HL Deb 09 November 2004 vol 666 cc750-2

2.51 p.m.

Lord Goodhart asked Her Majesty's Government:

Whether, since the United States has not ratified the Extradition Treaty signed by the United Kingdom and the United States on 31 March 2003, they will revoke the Extradition Act 2003 (Designation of Part 2 Territories) Order 2003 and replace it with a new order which does not apply to the United States.

The Minister of State, Home Office (Baroness Scotland of Asthal)

My Lords, the United Kingdom will not revoke the Extradition Act 2003 (Designation of Part 2 Territories) Order 2003 and replace it with a new order which does not apply to the United Slates. To do so would mean that extradition would no longer be possible between our two countries.

Lord Goodhart

My Lords, the treaty was unbalanced to begin with, and the imbalance has become worse because of the failure of the United States to ratify the treaty, which means that we now receive no benefit at all from it. Should not the Government at the very least say to the USA that it will not get the benefit of extradition on demand, which is what in effect it is, unless and until the Senate ratifies the treaty? When the order was debated on 16 December last year, we were told that the treaty would be ratified by the Senate early in 2004. Is it in fact the case that there is opposition to the treaty in the Senate and that it may never be ratified?

Baroness Scotland of Asthal

My Lords, I have no information to indicate that the latter statement is correct. It is right to say that the new treaty has not been published in the United States, and it must be. Until it has been formally sent to the Senate for advice and consent, it cannot be processed. It is also true that we must await the outcome of that Senate decision. As the noble Lord will know, constitutionally, the US Senate can decide that it will consent to the treaty only if the text is modified. I cannot tell your Lordships how quickly that will be done, but we have had no indication of any lack of will on the part of the United States Government.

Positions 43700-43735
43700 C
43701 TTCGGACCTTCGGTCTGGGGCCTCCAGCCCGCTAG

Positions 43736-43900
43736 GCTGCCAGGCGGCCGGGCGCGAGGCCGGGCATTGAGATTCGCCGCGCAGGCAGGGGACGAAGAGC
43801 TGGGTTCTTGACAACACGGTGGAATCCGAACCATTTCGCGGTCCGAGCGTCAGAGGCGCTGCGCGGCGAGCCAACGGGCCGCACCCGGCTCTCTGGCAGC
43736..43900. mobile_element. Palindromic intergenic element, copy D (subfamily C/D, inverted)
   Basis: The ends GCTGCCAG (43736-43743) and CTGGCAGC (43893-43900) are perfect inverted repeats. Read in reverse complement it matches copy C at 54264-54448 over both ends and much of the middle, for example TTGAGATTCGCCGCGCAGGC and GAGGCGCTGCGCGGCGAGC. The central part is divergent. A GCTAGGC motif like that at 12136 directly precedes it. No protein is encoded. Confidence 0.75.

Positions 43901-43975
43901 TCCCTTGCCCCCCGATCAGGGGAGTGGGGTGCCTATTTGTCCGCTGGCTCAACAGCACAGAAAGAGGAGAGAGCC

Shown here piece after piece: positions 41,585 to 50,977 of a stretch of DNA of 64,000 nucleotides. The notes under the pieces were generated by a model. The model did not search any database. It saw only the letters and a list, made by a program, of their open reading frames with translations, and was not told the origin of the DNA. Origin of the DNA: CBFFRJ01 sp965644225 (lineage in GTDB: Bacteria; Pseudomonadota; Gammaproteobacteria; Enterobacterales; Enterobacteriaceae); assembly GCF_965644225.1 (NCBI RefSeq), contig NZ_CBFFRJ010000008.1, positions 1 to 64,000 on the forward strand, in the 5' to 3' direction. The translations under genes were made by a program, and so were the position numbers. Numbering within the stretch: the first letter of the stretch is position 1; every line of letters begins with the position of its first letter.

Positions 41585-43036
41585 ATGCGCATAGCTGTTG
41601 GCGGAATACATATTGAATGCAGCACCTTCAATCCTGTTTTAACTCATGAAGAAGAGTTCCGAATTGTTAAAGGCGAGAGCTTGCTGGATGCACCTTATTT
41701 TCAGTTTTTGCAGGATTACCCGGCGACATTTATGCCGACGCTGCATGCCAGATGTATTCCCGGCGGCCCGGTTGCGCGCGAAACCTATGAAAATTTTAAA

Lord Archer of Sandwell

My Lords, can my noble friend confirm that the purpose of the treaty and of the Act was to facilitate the extradition of those suspected of terrorism? I invite her to speculate on a hypothetical situation: had it been envisaged when the Bill was before Parliament that it would be used against British citizens resident in the United Kingdom accused of committing an offence in London against a British bank, does she think that Parliament would ever have enacted it?

Baroness Scotland of Asthal

My Lords, as my noble and learned friend will know, that is a hypothetical question that I shall certainly resist answering. Terrorism was not the full picture of how we addressed the issue. The whole point of passing the Act was to ensure that we had a modern, effective, efficient procedure that could be adopted and which would be advantageous not only to the US but, more particularly, to us, because we want those who have behaved badly in our country and fled to other countries returned, and returned speedily.

Lord Lloyd of Berwick

My Lords, does the Minister agree—I think she does—that reciprocity is the only basis on which extradition can be justified; that reciprocity means reciprocity here and now, not reciprocity at some time in future; and that any other view could lead to a sense of great injustice among those affected?